$${\rm{Malondialdehyde}}\,{\rm{concentration}}\,({\rm{M}})={\rm{Absorbance}}\,{\rm{at}}\,{\rm{532}}\,{\rm{nm}}/{\rm{\varepsilon }}\,{\rm{and}}\,{\rm{expressed}}\,{\rm{as}}\,\mu \mathrm{mol}/{\rm{mg}}\,{\rm{protein}}{\rm{.}}$$

(ε = Extinction coefficient 1.56 × 105).

Superoxide anion (O2) level was determined by nitro blue tetrazolium (NBT) assay following Saini et al.26. In brief, control and treated parasites were incubated with 2% NBT (prepared in PBS) for 1 hr at room temperature, washed with PBS and fixed in methanol. The resultant dark formazan crystals were dissolved in a mixture of 240 μl of 2 M KOH and 480 μl of DMSO. The absorbance was measured at 620 nm using a microplate reader (Bio-Rad, USA).

Level of H2O2 in the control and treated S. cervi homogenates was estimated according to Mukherjee et al.23 with modifications. 50 μl of parasite homogenate was mixed with 450 μl of distilled water and added to 1 ml dichromate/acetic acid solution (5% potassium dichromate in glacial acetic acid 1:3 v/v). The mixture was incubated in a water bath for 10 min, brought to room temperature and optical density (O.D.) was measured at 570 nm.

Assay of reduced glutathione and activities of the antioxidant enzymes

Reduced glutathione (GSH), Superoxide dismutase (SOD), Catalase, and glutathione S-transferase (GST) activities in the lysates of control and 8l treated filarids were determined according to our previous reports26. Control and treated parasites were homogenized in cell lysis buffer (Cell Lytic TM) supplemented with protease inhibitor cocktail (Fermentas, USA). The homogenate was centrifuged at 15,000 × g for 30 min at 4 οC and clear supernatant was used for the experiments.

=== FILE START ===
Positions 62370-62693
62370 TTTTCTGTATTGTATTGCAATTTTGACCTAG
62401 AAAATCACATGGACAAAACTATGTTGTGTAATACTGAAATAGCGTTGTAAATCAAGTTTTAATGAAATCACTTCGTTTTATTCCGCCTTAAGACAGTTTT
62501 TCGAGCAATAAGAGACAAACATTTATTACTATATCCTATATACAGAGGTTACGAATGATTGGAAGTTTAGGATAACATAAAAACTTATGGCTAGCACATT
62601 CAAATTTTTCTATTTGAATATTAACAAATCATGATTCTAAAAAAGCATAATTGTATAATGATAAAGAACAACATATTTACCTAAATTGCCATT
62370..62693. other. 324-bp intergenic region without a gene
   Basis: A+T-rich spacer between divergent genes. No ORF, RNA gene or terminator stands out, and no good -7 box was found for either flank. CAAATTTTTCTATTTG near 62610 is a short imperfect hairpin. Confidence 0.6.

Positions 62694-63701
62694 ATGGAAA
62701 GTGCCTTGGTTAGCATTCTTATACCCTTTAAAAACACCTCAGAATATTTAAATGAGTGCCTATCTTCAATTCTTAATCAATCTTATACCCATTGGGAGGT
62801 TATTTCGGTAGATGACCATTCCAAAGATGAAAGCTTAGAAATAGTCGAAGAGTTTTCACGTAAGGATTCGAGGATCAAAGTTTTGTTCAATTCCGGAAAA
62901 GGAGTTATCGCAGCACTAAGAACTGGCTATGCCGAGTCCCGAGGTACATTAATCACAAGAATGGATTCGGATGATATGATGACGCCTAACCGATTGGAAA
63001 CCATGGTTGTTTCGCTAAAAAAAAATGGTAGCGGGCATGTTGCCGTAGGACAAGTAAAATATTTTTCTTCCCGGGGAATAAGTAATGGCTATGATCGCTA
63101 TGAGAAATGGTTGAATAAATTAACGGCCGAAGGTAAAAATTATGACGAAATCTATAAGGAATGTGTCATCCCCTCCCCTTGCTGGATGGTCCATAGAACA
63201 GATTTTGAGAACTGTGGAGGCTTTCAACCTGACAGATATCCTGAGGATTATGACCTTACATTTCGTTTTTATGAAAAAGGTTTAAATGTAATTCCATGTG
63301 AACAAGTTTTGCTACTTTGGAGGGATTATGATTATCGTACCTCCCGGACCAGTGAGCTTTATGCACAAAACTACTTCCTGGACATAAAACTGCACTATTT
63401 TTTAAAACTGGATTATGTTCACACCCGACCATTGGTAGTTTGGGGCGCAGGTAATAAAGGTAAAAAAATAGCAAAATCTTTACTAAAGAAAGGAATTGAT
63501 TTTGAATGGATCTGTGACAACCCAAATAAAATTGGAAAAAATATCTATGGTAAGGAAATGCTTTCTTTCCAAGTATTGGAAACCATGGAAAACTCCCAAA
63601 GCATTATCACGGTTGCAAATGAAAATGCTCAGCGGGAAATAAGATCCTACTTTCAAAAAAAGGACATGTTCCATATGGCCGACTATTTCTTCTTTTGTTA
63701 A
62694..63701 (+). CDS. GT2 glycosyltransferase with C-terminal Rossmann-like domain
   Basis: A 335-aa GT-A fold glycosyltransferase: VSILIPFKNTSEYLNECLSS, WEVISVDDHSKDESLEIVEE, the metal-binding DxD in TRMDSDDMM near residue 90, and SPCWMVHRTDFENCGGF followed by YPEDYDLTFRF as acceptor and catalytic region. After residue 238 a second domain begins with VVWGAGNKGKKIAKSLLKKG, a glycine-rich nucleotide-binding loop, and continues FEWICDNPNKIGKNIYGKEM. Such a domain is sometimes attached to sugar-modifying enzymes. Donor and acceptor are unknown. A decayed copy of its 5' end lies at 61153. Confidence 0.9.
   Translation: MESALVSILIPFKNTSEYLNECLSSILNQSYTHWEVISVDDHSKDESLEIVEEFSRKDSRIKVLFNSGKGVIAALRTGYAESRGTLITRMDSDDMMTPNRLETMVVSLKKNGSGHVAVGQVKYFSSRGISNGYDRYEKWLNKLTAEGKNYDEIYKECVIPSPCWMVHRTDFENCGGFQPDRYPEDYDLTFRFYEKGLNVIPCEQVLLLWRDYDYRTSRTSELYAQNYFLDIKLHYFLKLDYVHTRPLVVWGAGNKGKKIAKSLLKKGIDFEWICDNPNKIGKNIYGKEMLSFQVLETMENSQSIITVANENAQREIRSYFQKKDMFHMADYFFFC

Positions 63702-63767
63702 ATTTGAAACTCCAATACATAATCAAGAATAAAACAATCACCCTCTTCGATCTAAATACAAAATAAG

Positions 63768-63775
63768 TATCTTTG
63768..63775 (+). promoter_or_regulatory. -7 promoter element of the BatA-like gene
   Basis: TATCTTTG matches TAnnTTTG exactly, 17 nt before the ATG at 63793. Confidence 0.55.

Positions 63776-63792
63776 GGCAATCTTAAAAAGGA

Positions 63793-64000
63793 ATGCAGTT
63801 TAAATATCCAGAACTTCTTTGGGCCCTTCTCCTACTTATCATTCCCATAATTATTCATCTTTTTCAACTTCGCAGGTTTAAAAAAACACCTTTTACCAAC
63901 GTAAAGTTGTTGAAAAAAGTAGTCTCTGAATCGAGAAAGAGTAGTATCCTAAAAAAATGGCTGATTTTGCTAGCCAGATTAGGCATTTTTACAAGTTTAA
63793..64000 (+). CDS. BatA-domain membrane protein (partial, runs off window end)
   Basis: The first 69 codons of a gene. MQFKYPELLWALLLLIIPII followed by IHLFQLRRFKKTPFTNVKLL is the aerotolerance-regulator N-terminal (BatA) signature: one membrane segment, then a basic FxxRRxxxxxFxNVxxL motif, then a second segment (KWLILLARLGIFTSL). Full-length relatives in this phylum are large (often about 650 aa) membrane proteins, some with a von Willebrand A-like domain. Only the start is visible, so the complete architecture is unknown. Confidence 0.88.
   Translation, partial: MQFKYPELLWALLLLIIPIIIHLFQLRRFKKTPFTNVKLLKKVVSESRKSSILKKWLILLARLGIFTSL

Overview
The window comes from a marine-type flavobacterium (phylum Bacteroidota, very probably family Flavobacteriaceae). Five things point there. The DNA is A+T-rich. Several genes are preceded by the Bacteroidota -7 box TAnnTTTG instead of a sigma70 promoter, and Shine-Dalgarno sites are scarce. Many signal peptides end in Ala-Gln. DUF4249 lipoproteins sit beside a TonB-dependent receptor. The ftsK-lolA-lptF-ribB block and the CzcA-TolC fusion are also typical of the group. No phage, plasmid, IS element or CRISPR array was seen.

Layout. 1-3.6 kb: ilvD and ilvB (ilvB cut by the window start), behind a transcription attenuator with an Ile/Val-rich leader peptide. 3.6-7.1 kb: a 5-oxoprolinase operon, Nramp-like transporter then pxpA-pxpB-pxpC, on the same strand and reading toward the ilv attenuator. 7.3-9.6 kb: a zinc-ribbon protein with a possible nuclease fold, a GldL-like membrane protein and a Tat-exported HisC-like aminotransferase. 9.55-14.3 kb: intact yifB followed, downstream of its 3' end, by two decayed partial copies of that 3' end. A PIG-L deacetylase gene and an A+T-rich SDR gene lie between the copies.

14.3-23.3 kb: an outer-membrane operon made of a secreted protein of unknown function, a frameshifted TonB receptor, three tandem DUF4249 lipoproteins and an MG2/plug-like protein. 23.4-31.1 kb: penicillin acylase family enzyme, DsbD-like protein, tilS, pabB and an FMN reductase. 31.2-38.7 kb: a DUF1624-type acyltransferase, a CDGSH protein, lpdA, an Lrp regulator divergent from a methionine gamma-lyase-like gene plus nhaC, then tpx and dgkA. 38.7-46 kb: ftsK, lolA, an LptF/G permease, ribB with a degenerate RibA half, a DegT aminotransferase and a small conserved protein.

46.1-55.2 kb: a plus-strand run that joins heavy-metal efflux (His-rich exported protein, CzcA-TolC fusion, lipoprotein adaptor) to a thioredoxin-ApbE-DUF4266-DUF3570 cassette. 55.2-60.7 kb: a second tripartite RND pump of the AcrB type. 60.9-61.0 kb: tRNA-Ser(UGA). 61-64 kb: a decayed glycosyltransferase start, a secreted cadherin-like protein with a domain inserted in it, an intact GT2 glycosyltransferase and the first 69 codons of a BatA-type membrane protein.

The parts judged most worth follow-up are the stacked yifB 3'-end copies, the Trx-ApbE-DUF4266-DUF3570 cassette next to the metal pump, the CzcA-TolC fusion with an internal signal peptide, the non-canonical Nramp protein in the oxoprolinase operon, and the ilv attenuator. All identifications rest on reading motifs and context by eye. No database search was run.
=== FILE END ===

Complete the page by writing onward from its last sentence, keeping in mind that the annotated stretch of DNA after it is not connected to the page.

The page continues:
Level of GSH was estimated following Mukherjee et al.27. 150 μl of tissue homogenate was mixed with 5% perchloric acid and centrifuged at 1000 × g for 10 min at 4 οC. 100 μl of clear supernatant was added to a mixture of 1.88 ml of 0.1 M potassium phosphate buffer (pH 8.0) and 20 μl of DTNB (5,5-dithio-bis-(2-nitrobenzoic acid). After an incubation of 3 min at 25 οC, the absorbance was recorded at 412 nm using a spectrophotometer (Shimadzu 1601 UV-Vis spectrophotometer). Level of GSH was expressed in nanomole/mg protein.

GST activity was determined in the cell free supernatant following method of Mukherjee et al.27. 100 μl of cell free supernatant was added to 1 ml of assay cocktail comprising 980 μl of PBS (pH 6.5, 100 mM CDNB (1-chloro-2,4-dinitrobenzene) and 100 mM GSH. The assay mixture was incubated at 30 οC for 5 min and absorbance was measured at 340 nm. Enzyme activity was expressed at U/mg protein.

Catalase activity was assayed following the method described in Mukherjee et al.27; Mukherjee et al.31. 40 μl of cell free supernatant from the parasite homogenate was added to the assay mixture containing 3 ml of H2O2-phosphate buffer (2 mM H2O2 prepared in 0.067 M PBS (pH 7.0)) and mixed vigorously. The absorbance was read at 240 nm using a UV-VIS spectrophotometer (Shimadzu, Japan). Specific activity of the enzyme was expressed in U/mg protein.